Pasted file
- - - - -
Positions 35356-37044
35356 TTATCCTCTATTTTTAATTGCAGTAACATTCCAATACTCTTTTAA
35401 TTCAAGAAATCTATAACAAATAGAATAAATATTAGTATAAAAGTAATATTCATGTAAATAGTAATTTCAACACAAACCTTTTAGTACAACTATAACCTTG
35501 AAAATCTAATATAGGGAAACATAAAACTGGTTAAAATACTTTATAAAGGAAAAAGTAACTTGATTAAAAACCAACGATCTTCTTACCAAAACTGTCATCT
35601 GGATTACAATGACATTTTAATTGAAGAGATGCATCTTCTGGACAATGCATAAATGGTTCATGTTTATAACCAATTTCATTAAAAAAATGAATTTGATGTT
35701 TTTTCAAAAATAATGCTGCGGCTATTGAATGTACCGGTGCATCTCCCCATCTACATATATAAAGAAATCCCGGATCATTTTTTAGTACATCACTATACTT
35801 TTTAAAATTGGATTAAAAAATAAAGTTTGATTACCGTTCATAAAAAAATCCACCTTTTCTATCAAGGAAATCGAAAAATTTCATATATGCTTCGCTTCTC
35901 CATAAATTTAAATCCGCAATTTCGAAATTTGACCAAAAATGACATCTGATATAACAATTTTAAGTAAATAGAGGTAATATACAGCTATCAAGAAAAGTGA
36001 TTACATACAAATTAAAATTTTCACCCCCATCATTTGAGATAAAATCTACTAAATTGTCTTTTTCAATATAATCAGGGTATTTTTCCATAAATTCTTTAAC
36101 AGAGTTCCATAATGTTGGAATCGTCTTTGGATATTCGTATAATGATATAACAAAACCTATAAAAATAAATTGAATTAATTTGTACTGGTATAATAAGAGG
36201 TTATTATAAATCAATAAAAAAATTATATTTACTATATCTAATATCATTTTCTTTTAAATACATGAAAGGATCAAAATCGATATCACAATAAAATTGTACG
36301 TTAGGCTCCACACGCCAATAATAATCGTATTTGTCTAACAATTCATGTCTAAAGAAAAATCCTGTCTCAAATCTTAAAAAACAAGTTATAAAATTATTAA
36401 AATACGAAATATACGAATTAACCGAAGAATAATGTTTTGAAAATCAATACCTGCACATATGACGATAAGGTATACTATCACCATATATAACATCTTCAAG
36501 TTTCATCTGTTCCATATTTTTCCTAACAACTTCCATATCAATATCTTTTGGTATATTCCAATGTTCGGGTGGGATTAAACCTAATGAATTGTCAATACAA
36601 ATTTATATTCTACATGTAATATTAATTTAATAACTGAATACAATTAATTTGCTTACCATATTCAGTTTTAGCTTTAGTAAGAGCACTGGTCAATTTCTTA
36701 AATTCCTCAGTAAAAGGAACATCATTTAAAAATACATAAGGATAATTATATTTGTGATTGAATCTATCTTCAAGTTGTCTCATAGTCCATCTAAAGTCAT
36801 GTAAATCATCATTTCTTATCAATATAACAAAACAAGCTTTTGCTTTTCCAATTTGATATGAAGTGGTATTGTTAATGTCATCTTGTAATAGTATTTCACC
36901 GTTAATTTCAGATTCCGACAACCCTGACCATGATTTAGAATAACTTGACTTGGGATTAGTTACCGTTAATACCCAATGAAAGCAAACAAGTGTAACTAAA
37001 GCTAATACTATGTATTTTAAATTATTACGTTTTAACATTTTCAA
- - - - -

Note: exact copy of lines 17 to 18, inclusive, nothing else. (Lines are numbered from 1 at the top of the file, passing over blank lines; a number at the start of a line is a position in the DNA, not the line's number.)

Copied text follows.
36801 GTAAATCATCATTTCTTATCAATATAACAAAACAAGCTTTTGCTTTTCCAATTTGATATGAAGTGGTATTGTTAATGTCATCTTGTAATAGTATTTCACC
36901 GTTAATTTCAGATTCCGACAACCCTGACCATGATTTAGAATAACTTGACTTGGGATTAGTTACCGTTAATACCCAATGAAAGCAAACAAGTGTAACTAAA